Archive for labs

CCNA Lab Projects

Posted in Cisco Certification with tags , , , , , , , , , , , , , , , , , , , , , , , , , , , , , , , , , , , , , , , , , , , , , , , , , , , on June 2, 2011 by jjrinehart

I normally do not post more than once a day but wanted to get these documents back out there, I have created another CCNA Lab Project that was an absolute blast to come up with.  It’s amazing what you can create with just a pen and paper while taking off in an airplane!

Here are the highlights:

  1. Simulated Metro-Ethernet Primary Network
  2. Internet Access at Remote Sites
  3. VPN/GRE Backup Network
  4. Multiple Routing Protocols
  5. A Few Mind Bending Twists Thrown In

Here are the links to the documents, I deployed this in my own lab and will be compiling an answer key for #2.  Enjoy!

Project 1:

CCNA Lab Project Document 12-18-2010

Project 2:

** Just Added Project #3 **

– Joe

CCNA Lab Project Idea

Posted in Cisco Certification with tags , , , , , , , , , , , , , , , , , , , , , , , , , , , , , , , , , , , , , , , , , , , , on March 16, 2011 by jjrinehart

When I started my CCNA studies, I had no idea how steep the learning curve would get, although I adjusted to the demands of assimilating so much information.  Part of my success in certification studies has to do with my learning style.  I have since learned that there are three primary learning styles, namely, visual, auditory, and kinesthetic.  Kinesthetic is a fancy fifty cent word for “hands on learning” and everyone learns this way to some degree.  Auditory is the word that describes individuals that learn by hearing, and visual refers to learning by sight.  My style is visual; I can read obscenely large amounts of information very rapidly and retain it.  In my early exam studies, I would routinely read one of the three inch thick certification books and then go take the exam, which worked very well.  As I got further along, though, I had a deep appreciation for actual hands-on practice.  While I was working on my CCIE, I had to recertify my other certifications, and took the exam for free at a conference.  To be honest, I hadn’t really studied, but flew through the test and passed by a substantial margin.  There were live simulation questions I had never seen before, but I had been programming routers and switches endlessly in my CCIE studies, which helped me pass that recertification test.  Later on that gave me an idea: why not create a CCNA-level lab that reflected the exam blueprint of that exam?  I mapped out the testing topics into design and configuration tasks that reinforce the factual knowledge needed to pass that exam, and the first CCNA Project was born.  It utilizes 4 routers, and one to three switches, which creates a small but effective lab pod for practice purposes.  Attached are links to the Visio and Project documents for your use, let me know if this helps in your own CCNA studies!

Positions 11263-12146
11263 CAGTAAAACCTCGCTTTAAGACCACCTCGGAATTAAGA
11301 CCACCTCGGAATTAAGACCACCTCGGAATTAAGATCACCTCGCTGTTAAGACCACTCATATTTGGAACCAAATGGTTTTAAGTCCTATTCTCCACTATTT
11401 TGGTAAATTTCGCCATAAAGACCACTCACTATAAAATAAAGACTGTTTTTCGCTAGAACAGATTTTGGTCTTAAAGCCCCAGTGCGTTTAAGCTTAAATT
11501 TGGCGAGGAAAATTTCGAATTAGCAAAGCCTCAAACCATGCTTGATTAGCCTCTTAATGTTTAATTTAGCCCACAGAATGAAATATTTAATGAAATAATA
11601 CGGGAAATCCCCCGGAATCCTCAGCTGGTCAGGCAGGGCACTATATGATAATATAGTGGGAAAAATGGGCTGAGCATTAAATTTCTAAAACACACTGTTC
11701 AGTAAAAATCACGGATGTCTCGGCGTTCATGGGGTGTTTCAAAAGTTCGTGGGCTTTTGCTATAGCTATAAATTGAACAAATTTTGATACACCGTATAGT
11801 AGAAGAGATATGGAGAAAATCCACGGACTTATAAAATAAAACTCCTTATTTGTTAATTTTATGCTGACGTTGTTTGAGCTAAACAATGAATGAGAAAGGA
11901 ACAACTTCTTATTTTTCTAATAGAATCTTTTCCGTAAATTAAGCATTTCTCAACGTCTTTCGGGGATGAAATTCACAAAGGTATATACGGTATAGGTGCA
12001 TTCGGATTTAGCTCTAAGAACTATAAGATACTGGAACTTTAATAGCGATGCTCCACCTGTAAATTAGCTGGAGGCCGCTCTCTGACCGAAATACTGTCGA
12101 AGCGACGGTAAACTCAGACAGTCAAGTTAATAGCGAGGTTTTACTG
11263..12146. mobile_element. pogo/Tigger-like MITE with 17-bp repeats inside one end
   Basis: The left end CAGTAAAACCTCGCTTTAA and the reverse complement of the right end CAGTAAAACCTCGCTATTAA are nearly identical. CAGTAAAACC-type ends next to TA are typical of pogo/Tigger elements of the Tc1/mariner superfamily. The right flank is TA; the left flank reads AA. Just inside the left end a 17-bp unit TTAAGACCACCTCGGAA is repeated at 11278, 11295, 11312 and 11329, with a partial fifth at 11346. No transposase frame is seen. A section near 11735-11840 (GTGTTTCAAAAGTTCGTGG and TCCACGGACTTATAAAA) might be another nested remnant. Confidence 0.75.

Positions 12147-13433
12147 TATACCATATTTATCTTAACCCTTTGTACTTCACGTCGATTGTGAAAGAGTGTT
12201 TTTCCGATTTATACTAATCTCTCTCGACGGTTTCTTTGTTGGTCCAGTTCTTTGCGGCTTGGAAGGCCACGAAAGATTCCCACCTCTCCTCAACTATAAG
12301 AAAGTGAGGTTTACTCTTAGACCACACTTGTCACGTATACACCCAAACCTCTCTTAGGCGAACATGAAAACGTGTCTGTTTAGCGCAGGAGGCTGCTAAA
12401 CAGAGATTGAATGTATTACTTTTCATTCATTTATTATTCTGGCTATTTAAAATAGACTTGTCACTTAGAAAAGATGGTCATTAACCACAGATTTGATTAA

My Cisco Certification Journey

Posted in Cisco Certification with tags , , , , , , , , , , , , , , , , , , , , , , , , , , , , , , , , , , , , , , , , , , , , , , , , , , , , , , on March 15, 2011 by jjrinehart

I started in the world of Cisco networking in 1998 after a ten year career as an ordained minister.  My first job was at a regional Internet Service Provider as a sales rep, and to be honest, I knew almost nothing about the inner workings of the technology.  To get up to speed, I went to the library and checked out Novell’s Internet Plumbing Handbook.  Unfortunately, most of it was way over my head, was a little discouraging at first, so I read it again…and again…until it started sinking in.  Initially, I had no intention of going the engineering route; I just didn’t want to be a “talking head” or “sales drone” that didn’t have a clue as to how the technology worked.  The funny thing is that once you have the “secret decoder ring,” it’s pretty cool knowing how all the pieces of networking technology fit together.  With my appetite for knowledge growing, I decided to start studying for the Cisco Certified Network Associate (CCNA) certification (this was in early 2000), and passed the exam shortly after.  For me, that was the beginning of my certification journey, culminating in achieving the CCIE in December of 2004.  All of my work in that regard began as self-funded (it took me five times to pass), and I learned a ton along the way.  Since becoming the president of the Seattle Cisco Users Group (, I have discovered a passion for teaching, allowing me to assist others in making the same journey as I have.  I look forward to passing some of the experience through my blog, which will hopefully be useful to those that read it.